Sensuous Steel at Nashville's Frist Center is the first major museum exhibition of the "rolling sculpture" of the 1930s and '40s. We take a virtual test drive of a selection of the 18 elegant Art Deco masterpieces on display.
1934 Edsel Ford Model 40 Speedster
Designed by E.T. “Bob” Gregorie specifically for Edsel B. Ford, the speedster features a two-seater aluminium alloy body patterned after an Indy race car. It is the only one of its kind ever made.
1930 KJ Henderson Westfall
This one-off custom motorcycle was originally built by O. Ray Courtney in 1936 based on a 1930 K.J Henderson. Now meticulously restored by its owner Frank Westfall from Syracuse, New York, the bike not only looks like a lesson in Art Deco but its inline four cylinder engine means it can compete with today’s racing equivalents.
1929 Cord L-29 Cabriolet
Designed by Alan Leamy who is known for styling the famed Auburn Speedster, the Cord L-29 Cabriolet was the first U.S. front-drive luxury car. It was painted its notable burnt orange color by its former owner, architect Frank Lloyd Wright. Famous for commenting that the Cord “looked becoming to my houses,” Wright kept the model right up until his death in 1959. “The proportion and lines of the Cord come nearer to expressing the beauty of both science and logic than any car I have ever seen,” he said.
1938 Talbot-Lago T150C-SS Teardrop Coupe
Often considered the car that defines its streamlined era, the Talbot-Lago T150C-SS Teardrop Coupe made its debut at the 1937 Paris and New York auto shows. Most of the models were bodied by Figoni et Falaschi – the influential French coachbuilder founded by Giuseppe Figoni and Ovidio Falaschi – into voluptuous shapes that became referred to as the 'Goutte d'Eau' or teardrop. The T150C chassis that this model is based on was focused on competition. The car is lent from the collection of J. Willard Marriott, Jr.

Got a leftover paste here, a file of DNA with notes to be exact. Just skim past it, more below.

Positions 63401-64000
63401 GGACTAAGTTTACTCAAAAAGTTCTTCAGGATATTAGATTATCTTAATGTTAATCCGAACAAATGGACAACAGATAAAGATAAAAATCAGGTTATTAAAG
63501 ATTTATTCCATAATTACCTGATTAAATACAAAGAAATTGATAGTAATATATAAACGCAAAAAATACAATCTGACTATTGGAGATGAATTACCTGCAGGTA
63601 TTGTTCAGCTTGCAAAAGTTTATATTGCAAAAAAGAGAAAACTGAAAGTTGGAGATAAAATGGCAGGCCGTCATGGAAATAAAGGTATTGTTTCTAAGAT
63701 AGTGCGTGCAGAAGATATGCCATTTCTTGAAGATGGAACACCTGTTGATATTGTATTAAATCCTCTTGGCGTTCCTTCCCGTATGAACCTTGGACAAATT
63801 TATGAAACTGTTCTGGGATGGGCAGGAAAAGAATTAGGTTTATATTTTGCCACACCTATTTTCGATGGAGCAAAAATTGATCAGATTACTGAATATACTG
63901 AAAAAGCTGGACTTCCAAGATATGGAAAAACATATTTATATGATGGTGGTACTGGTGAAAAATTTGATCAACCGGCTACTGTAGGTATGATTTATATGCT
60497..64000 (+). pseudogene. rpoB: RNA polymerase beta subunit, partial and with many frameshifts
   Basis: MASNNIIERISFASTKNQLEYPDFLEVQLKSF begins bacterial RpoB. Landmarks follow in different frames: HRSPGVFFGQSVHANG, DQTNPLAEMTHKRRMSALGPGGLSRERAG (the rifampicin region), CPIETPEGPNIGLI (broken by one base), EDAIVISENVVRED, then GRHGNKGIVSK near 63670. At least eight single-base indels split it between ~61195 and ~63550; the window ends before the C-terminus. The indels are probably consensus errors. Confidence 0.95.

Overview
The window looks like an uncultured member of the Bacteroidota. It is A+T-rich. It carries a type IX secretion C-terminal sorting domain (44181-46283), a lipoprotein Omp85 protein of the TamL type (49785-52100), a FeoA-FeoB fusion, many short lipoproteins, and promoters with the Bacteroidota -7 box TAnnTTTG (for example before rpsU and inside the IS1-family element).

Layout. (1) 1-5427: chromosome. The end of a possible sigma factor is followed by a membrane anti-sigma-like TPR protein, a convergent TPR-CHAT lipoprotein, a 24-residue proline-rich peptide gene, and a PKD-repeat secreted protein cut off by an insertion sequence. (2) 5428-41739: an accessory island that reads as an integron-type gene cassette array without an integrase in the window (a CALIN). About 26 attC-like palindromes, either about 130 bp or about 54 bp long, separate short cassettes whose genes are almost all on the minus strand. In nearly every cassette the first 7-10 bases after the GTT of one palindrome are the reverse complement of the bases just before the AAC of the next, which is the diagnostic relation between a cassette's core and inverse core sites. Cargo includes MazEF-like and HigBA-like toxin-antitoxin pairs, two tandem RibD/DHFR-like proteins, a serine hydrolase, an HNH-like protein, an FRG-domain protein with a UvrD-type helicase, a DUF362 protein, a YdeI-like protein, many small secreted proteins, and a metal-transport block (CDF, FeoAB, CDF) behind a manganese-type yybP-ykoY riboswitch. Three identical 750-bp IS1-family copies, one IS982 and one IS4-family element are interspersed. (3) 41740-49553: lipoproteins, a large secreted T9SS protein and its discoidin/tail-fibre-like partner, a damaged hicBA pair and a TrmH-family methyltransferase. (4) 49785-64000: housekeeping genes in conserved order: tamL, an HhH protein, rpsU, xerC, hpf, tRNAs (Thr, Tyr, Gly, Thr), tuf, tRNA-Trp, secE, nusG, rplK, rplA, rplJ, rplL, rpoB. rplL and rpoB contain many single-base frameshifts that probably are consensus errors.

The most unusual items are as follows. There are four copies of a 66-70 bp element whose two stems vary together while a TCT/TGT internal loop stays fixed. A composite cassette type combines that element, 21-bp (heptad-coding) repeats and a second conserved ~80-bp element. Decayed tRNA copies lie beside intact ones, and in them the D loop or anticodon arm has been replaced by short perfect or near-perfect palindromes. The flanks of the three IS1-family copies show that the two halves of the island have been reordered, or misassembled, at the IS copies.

1934 Pierce-Arrow Silver Arrow Sedan
Designed by Phillip Wright, the Arrow Sedan was originally built for the Chicago Century of Progress Exposition (1933-34). This car was the epitome of luxury with a price tag of $10,000 (roughly $170,000 today). Only five of these sedans were made, with three of them surviving to this day.
1935 Stout Scarab
Bill Stout, an aircraft engineer who developed the Ford Tri-Motor aircraft, began creating a radical sedan concept in the early 1930s. The end result, the Scarab, featured a roomy interior that boasted moveable seats and a small table. This unique auto anticipated the first minivan.
1936 Delahaye 135M Figoni and Falaschi Competition Coupe
One of coachbuilder Joesph Figoni’s first aerodynamic designs, this model was commissioned by French race driver Mr Albert Perrot so he could be seen around Paris. It is now owned by automobile collector Jim Patterson and is part of his prestigious Patterson Collection based Louisville, Kentucky.
1937 Delahaye 135 MS Roadster by Figoni and Falaschi
Created for the 1937 Paris Auto Show, this car was called “a Paris gown on wheels.” The roadster features aluminium coachwork and a leather interior by Hermès. Most significant are four features that were patented by Figoni and Falaschi, which included a roll-down disappearing windshield.
1941 Chrysler Thunderbolt
Conceived as a concept car to help restore Chrysler’s reputation, the Thunderbolt was designed by Alex Tremulis of Briggs Manufacturing's styling department to be truly revolutionary. With its concealed headlights, slab side body with no separate fenders and a retractable hardtop (a feature that would not be adopted until 1957), it was radical at the time.
All photos © 2013 Peter Harholdt
June 14 through September 15, 2013
Frist Center, Nashville